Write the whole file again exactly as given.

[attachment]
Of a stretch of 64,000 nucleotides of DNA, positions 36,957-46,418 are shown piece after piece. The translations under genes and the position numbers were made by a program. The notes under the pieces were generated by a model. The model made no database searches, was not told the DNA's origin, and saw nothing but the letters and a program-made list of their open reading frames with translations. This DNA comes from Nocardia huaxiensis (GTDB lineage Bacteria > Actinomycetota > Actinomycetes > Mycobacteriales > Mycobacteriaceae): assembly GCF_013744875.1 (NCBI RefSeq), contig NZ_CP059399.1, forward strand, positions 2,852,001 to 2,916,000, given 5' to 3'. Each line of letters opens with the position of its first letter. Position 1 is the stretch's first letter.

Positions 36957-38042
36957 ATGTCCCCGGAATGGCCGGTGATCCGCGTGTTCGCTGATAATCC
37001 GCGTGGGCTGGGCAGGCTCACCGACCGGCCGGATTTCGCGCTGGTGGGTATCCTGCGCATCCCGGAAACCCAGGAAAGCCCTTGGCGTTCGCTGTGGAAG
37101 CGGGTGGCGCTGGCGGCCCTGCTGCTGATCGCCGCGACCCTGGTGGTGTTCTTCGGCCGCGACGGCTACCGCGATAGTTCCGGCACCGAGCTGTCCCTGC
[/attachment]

Of a stretch of 64,000 nucleotides of DNA, positions 36,957-46,418 are shown piece after piece. The translations under genes and the position numbers were made by a program. The notes under the pieces were generated by a model. The model made no database searches, was not told the DNA's origin, and saw nothing but the letters and a program-made list of their open reading frames with translations. This DNA comes from Nocardia huaxiensis (GTDB lineage Bacteria > Actinomycetota > Actinomycetes > Mycobacteriales > Mycobacteriaceae): assembly GCF_013744875.1 (NCBI RefSeq), contig NZ_CP059399.1, forward strand, positions 2,852,001 to 2,916,000, given 5' to 3'. Each line of letters opens with the position of its first letter. Position 1 is the stretch's first letter.

Positions 36957-38042
36957 ATGTCCCCGGAATGGCCGGTGATCCGCGTGTTCGCTGATAATCC
37001 GCGTGGGCTGGGCAGGCTCACCGACCGGCCGGATTTCGCGCTGGTGGGTATCCTGCGCATCCCGGAAACCCAGGAAAGCCCTTGGCGTTCGCTGTGGAAG
37101 CGGGTGGCGCTGGCGGCCCTGCTGCTGATCGCCGCGACCCTGGTGGTGTTCTTCGGCCGCGACGGCTACCGCGATAGTTCCGGCACCGAGCTGTCCCTGC